a drop-everything moment, when something so important happens that no matter what you’re doing, you stop and devote all your energy to the thing that needs to be done. And we’re at one of those moments right now for millions of American families. It’s a moment to tell the truth to the American public. Get past the fake facts, the alternative fake facts, the alternative news … and remind people of these simple truths: we’ve never had more people covered. We’ve never had lower sustained cost growth in health care … the share of Americans who can’t afford care that they need has fallen by more than a third. We need to make sure people hear these truths.
William Barber: Speak in tongues for justice
Rev. William Barber, president of the North Carolina NAACP and leader of the Moral Mondays movement that helped unseat Republican North Carolina Governor Pat McCrory this past November, situated Trump in the rhythm of American history: advance of human rights followed by backlash.
He called on those committed to values of inclusion and economic justice to create a new language that seizes the high moral ground, proclaiming the immorality of denying access to healthcare and other necessities of life to the disenfranchised.
Sister Simone: Holy Gossip will win hearts
In the closing plenary, Sister Simone Campbell, executive director of the Catholic social justice organization NETWORK, who provided crucial support to the ACA as it approached a razor-close vote in the House in early 2010, said that the key to effective political action is to open one’s ears and hearts to people of all kinds, hear their stories, then tell those stories. “If we let hearts be broken open, real healing takes place” – and the power to open the hearts of others. She urged a “holy curiosity” for others’ stories, to be followed by “sacred gossip” – sharing those stories on a broader platform.
The alternating rhythm of close-in technique and wide-angle spiritual and historical perspective conveyed a sense, at least to me, of the private-sector institutional resilience that will be needed to outlast the power of Trump to demonize the disadvantaged, and of Republicans to disenfranchise and denude them of existing supports. It is true that institutional norms and know-how can be systematically destroyed when societies lend power to strongmen and oligarchs. But so far that has never happened in a society with as developed political, economic and social service institutions as the United States.
Ron Pollack: Triumph and threat of tragedy
Lending poignancy to this collective assertion of resolve was the retirement of Ronald Pollack after 33 years at the helm of Families USA, and the passing of the torch to his successor Frederick Isasi, a director of the National Governors Association and former Senate aide who played a major role in drafting the ACA.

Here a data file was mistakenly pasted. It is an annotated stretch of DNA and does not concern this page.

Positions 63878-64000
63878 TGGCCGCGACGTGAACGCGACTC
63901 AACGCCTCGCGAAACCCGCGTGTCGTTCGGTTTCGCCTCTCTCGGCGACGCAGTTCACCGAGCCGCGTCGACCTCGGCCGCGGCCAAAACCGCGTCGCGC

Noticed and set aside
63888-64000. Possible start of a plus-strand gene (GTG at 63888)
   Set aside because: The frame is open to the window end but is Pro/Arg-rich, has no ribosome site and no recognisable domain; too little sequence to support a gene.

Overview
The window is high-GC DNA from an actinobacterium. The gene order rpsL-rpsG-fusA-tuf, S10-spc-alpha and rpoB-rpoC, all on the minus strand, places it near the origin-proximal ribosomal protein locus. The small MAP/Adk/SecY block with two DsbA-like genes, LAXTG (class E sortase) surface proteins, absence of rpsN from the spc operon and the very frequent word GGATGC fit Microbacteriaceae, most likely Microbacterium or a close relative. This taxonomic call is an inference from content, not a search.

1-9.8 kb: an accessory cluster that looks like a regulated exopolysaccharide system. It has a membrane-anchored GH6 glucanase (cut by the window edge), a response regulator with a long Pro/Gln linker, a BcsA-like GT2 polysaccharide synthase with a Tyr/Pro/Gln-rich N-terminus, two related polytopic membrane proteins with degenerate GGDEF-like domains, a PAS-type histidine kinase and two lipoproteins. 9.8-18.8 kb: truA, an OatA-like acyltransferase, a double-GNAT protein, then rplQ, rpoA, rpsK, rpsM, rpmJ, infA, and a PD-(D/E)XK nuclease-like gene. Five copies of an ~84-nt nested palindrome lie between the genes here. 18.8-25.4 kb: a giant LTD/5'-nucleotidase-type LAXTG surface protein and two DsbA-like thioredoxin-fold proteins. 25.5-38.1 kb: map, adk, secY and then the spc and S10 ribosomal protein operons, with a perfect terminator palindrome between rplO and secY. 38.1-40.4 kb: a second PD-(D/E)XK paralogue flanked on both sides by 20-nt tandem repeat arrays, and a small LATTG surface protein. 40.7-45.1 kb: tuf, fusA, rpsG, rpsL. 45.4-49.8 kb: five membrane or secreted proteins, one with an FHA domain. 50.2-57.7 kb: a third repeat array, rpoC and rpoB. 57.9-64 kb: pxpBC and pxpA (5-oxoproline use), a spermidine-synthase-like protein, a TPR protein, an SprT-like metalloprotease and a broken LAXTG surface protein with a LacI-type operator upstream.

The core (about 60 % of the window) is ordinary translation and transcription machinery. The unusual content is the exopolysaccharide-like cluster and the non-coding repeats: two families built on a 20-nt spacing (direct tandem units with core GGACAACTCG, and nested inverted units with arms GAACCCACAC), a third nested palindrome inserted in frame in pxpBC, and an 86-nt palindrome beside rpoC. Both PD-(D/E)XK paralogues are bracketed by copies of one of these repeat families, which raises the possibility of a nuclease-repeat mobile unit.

It’s been said by many, including Nancy Pelosi at this conference, that the ACA could not have passed without Pollack. Richard Kirsch, director Health Care for America Now (HCAN), the gigantic umbrella organization of progressive institutions that steered grassroots support for the ACA from 2007 through its passage in 2010, describes Pollack’s role in HCAN’s formation as follows in his 2012 book, Fighting for Our Health: The Epic Battle to Make Health Care a Right in the United States:
The strategy Pollack brought … had three components. One, Families would give grants to a number of health care consumer groups … in fifteen battleground presidential states to fund the release of a number of reports that highlighted why health reform was needed in that state. Second, he wanted to find common ground and build relationships among potential adversaries. Third, he hoped to form a coalition of major stakeholder groups that supported reform, each of which would make a substantial contribution to a joint effort. The Families USA Board agreed to commit $5 million to the venture, to demonstrate the seriousness of its commitment and attract other groups.
Pollack announced his retirement six months ago, and Health Action 2017 was doubtless planned as a glorious valedictory. It was that, but with a huge shadow of potential tragedy looming over accomplished (if very partial) triumph.
The warm regard between Pollack and dozens of current and former colleagues he interacted with on- and off-stage could not be faked. Writ small, it exemplified the sense of community that Families USA has worked long to foster in the country at large.
Harold Pollack is the Helen Ross Professor at the School of Social Service Administration. He is also Co-Director of The University of Chicago Crime Lab. He has published widely at the interface between poverty policy and public health. Pollack serves as a Fellow at the MacLean Center for Clinical Ethics at the University of Chicago, and as an Adjunct Fellow at the Century Foundation.